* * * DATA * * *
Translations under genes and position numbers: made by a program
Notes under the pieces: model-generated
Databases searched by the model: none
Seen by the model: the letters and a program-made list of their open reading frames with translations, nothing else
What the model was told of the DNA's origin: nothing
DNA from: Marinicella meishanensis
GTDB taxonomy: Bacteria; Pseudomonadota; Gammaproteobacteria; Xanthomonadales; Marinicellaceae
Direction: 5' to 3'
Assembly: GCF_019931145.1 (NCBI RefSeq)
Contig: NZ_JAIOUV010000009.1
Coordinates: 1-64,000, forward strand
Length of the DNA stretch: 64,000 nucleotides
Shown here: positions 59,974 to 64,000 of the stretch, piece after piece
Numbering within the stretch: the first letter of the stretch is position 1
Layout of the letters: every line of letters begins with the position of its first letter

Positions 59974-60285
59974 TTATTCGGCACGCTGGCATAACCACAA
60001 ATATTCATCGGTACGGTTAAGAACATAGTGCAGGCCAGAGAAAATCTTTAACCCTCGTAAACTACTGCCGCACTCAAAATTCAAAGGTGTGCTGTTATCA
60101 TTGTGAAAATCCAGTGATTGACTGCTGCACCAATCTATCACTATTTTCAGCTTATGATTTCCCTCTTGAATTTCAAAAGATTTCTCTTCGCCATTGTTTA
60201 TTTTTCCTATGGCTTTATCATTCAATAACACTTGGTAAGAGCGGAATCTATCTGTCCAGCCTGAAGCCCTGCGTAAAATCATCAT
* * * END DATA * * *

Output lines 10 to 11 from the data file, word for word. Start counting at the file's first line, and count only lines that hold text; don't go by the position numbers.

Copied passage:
Contig: NZ_JAIOUV010000009.1
Coordinates: 1-64,000, forward strand